Before the 2020 coronavirus (COVID-19) pandemic, working from home was considered a luxury(1). Today, advancements in the information age and a more knowledge-based economy have allowed engaging in remote and hybrid work to be more realistic and practical for employers and employees.
For some individuals, especially parents or working moms, a work-from-home arrangement lets them take care of their kids and provide the essentials, such as attending to the children’s health needs or purchasing educational toys for 2-year-olds.
How do you support a healthy work-life balance while working from home? How do you stick to a schedule? Is it helpful to take breaks? What about discussing nonwork topics with your colleagues?
This article discusses how you can manage your work-life balance, including setting a schedule and taking breaks while working remotely from home.
Ways to Attain Work-Life Balance While Working From Home
Working from home brings a new set of benefits and disadvantages. You’re closer to your family and spend less or no time commuting to work. But you can also risk overworking and become prone to many distractions.
So how do you strike a healthy balance between work and personal life while working from home? Here are three ways to help you attain this balance:
Maintain a Schedule
In work-from-home arrangements, many employers don’t have a rigid work schedule. Still, creating a regular schedule and sticking to it can help maintain productivity.
Without a schedule, it’s easy to ignore the time and cause you to overwork. Maintaining a schedule can help ease the stress that comes from working constantly.
Set your work hours and log off at your work day’s end so you can make time for other things. A schedule also helps you set boundaries for your work, coworkers, and family.
Converse About Non-work Stuff With Coworkers
Because of the remote work environment, interacting with your coworkers, whom you probably used to see face to face every day, can be challenging.
Relive those times when you used to spend a few minutes chatting with your coworkers over coffee breaks. Consider scheduling group chats with your colleagues using online chat tools such as Zoom, Skype, or Slack.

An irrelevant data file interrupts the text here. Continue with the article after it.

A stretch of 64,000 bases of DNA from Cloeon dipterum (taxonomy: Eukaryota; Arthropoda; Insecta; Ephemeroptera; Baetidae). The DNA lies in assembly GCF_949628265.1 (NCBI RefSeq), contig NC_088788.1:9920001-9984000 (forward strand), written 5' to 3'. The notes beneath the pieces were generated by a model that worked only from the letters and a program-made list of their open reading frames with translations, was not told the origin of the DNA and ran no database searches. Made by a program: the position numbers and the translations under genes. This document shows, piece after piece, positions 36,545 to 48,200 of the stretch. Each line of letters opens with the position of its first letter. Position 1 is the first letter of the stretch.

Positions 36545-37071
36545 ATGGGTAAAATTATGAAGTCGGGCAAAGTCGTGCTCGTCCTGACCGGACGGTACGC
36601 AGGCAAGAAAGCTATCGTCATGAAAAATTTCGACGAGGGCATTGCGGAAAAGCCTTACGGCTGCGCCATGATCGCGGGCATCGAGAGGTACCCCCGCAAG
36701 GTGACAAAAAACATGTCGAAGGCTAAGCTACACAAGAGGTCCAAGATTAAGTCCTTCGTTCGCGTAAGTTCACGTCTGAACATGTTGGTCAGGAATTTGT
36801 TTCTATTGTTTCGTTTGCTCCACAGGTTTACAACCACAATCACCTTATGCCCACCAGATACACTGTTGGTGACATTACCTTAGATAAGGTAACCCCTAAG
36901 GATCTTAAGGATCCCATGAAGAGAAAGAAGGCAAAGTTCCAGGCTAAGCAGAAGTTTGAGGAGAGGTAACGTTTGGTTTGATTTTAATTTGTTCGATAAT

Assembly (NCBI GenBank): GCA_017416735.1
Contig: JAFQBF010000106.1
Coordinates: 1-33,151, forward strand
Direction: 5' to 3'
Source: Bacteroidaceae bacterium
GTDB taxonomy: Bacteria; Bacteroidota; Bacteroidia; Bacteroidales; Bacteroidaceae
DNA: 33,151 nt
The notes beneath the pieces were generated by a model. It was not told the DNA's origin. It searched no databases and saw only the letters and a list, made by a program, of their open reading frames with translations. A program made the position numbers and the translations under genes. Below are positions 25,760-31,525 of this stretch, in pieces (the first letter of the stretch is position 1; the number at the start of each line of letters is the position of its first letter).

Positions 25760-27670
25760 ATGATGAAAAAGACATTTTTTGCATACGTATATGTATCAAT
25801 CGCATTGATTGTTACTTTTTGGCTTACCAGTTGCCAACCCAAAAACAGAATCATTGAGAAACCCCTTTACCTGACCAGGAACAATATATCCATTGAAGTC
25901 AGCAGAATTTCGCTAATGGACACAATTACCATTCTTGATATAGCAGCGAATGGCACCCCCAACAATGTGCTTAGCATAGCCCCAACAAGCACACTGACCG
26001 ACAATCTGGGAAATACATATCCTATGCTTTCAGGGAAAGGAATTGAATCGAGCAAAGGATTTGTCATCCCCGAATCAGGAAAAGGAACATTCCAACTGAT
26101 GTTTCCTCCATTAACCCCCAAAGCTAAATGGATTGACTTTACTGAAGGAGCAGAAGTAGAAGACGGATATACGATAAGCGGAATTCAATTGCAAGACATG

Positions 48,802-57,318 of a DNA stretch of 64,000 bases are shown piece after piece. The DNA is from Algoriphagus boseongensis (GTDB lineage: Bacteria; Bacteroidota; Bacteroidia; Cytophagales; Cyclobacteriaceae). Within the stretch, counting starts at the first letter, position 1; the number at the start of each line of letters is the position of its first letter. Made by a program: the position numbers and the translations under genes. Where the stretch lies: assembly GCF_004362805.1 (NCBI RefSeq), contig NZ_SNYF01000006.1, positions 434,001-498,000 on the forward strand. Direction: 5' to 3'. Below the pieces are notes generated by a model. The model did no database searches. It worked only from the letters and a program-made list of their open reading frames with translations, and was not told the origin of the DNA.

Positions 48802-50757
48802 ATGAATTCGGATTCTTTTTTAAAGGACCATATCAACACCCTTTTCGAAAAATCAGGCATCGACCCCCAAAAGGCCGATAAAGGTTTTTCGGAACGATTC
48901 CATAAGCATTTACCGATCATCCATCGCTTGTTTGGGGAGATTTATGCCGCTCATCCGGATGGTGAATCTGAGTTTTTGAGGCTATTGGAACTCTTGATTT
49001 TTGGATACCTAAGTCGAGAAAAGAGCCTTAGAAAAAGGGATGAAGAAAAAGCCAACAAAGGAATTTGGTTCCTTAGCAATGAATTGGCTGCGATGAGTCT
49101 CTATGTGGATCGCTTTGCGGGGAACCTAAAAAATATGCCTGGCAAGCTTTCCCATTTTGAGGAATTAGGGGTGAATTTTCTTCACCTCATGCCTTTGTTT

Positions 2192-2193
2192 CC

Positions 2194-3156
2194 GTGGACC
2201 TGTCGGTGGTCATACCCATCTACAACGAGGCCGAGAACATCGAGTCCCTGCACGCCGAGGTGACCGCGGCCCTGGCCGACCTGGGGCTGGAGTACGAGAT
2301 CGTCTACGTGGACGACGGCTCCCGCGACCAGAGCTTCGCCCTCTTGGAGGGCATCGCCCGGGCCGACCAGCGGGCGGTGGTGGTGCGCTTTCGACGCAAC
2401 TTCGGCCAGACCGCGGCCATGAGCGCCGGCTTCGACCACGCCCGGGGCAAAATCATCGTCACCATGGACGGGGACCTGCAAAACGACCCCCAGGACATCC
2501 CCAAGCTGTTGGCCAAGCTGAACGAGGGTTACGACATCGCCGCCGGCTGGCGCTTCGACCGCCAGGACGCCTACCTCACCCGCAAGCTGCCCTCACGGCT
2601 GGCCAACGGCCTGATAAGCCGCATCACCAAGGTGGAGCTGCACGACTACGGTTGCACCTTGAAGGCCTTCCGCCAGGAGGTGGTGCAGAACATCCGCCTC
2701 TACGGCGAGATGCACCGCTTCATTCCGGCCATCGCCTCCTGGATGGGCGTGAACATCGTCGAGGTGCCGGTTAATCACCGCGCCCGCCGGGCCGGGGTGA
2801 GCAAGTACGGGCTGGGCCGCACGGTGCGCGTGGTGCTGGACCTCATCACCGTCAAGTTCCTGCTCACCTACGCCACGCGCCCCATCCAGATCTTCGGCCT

Take this schedule as a way for you to talk about nonwork stuff for a few minutes a day. Trade healthy meal recipes or talk about the latest streaming movies. This social connection can help you decompress and build or maintain relationships at work.
Take Breaks and Make Time for Yourself
Individuals who get too engrossed in their work can forget to take a break like how they would in the physical workplace.
Working without breaks can be detrimental to your body and brain. Overworking can increase cortisol, the primary stress hormone, in your body(2). This increase can lead to brain fog, high blood pressure, and other health problems.
So don’t forget to give yourself some breathing space between outputs.
Consider taking 10- to 15-minute breaks, such as taking short walks around the block, a quick snack, or, if you’re a parent, a little playtime with your kids.
Research shows that stale office air can make you less productive(3). So if you’ve gotten used to staying cooped up in your desk at the office, consider going outside for some fresh air now that you’re working from home.
The COVID-19 outbreak has changed how individuals, especially parents, work. There’s less commute and more time for the family.
But working from home can easily make you forget that there are other things to do besides work. So it’s essential to keep a proper schedule, maintain social relationships, and take breaks, so you don’t burn yourself out and maintain that work-life balance.